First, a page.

The significance of elevated levels of the MB isomer of creatine kinase (CK-MB) when creatine kinase (CK) level is normal was studied in 400 patients with suspected acute myocardial infarction (AMI). In 350 patients both CK and CK-MB were elevated (group 1), in 21 only CK-MB was elevated (group 2), in 24 neither enzyme was elevated (group 3) and in 5 only CK was elevated (group 4). In 57% of patients in group 2 the CK level was doubled, with a characteristic enzyme curve, within the normal range, suggesting that an increase in CK had been missed because arbitrary definitions of 'normal' were used. The median CK increase (60 IU/liter) in group 2 was greater than that in group 3 (23 IU/liter) (p < 0.001). Patients in group 1 with small AMIs had a relative increase in CK similar to that in group 2. However, patients in group 2 had a lower baseline CK level so that peak CK did not become abnormally high despite a 5-fold increase in some patients. In patients in group 1 with small AMIs, CK was elevated in fewer samples than CK-MB. If only 2 samples were obtained in all patients, elevation of CK levels would have been missed in 63 group 1 patients, erroneously increasing the number of patients in group 2 fourfold (to 84 of 400, or 21%, instead of 21 of 400, or only 5%). Conversely, if patients in group 2 with a doubling of CK are excluded, the prevalence of elevated CK-MB with normal CK would be only 9 of 400 (2%). The proportion of patients in group 2 with independent markers of AMI was intermediate between group 1 and group 3. Four-year follow-up suggested a good prognosis in group 2 patients.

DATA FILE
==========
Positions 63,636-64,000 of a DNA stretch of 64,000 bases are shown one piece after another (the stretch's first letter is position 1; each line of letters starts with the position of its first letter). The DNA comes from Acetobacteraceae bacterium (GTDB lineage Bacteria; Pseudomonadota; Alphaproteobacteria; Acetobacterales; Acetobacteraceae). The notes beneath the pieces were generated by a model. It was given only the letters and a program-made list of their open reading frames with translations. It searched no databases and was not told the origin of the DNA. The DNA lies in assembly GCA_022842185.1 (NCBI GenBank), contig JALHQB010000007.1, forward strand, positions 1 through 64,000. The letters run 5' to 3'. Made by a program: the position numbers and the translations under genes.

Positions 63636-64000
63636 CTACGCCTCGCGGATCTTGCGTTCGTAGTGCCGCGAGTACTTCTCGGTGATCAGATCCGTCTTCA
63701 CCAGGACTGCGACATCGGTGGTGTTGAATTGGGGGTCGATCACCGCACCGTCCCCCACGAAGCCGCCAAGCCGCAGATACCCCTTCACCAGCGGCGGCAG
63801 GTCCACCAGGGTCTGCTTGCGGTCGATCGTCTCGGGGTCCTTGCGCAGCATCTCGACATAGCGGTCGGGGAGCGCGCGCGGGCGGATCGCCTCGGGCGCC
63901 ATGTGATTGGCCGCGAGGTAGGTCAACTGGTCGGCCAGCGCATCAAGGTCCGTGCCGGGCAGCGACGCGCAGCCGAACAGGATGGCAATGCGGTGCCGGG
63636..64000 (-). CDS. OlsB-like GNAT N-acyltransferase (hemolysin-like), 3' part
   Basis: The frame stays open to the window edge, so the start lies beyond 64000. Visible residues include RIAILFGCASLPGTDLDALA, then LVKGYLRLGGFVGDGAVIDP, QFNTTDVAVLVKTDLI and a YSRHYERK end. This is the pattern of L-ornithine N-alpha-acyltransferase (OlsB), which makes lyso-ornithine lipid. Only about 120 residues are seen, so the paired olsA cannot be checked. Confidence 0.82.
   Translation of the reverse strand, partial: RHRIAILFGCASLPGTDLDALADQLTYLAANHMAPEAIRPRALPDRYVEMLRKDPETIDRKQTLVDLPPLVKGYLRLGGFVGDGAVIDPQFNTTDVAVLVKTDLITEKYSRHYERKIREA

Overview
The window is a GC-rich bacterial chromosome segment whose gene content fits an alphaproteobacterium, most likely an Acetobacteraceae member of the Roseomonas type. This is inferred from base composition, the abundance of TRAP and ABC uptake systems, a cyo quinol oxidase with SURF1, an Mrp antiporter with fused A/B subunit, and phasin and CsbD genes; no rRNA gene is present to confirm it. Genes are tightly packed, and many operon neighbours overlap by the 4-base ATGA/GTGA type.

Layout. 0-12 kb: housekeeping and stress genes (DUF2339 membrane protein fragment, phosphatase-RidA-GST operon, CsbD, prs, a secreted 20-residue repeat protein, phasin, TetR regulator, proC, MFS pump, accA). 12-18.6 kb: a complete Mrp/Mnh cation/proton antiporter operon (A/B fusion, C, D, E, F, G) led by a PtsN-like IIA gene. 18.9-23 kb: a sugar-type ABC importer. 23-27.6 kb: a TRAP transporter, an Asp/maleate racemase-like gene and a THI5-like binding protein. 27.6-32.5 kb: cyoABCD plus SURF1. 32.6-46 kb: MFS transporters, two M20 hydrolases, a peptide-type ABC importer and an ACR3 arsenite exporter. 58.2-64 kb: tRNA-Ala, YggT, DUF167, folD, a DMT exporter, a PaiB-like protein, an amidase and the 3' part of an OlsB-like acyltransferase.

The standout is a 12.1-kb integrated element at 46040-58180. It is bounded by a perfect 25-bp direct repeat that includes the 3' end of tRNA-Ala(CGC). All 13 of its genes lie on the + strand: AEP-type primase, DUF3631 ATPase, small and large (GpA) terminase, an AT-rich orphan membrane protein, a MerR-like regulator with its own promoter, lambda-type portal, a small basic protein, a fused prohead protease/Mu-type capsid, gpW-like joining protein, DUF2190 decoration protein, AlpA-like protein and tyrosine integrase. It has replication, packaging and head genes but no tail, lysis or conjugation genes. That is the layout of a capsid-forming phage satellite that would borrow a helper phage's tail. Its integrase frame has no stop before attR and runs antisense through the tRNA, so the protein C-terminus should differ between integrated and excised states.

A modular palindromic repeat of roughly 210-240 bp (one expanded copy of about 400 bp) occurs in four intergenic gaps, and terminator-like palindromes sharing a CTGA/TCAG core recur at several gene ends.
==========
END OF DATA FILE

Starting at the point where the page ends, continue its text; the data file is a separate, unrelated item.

Original publication




Journal article


American Journal of Cardiology

Publication Date





245 - 250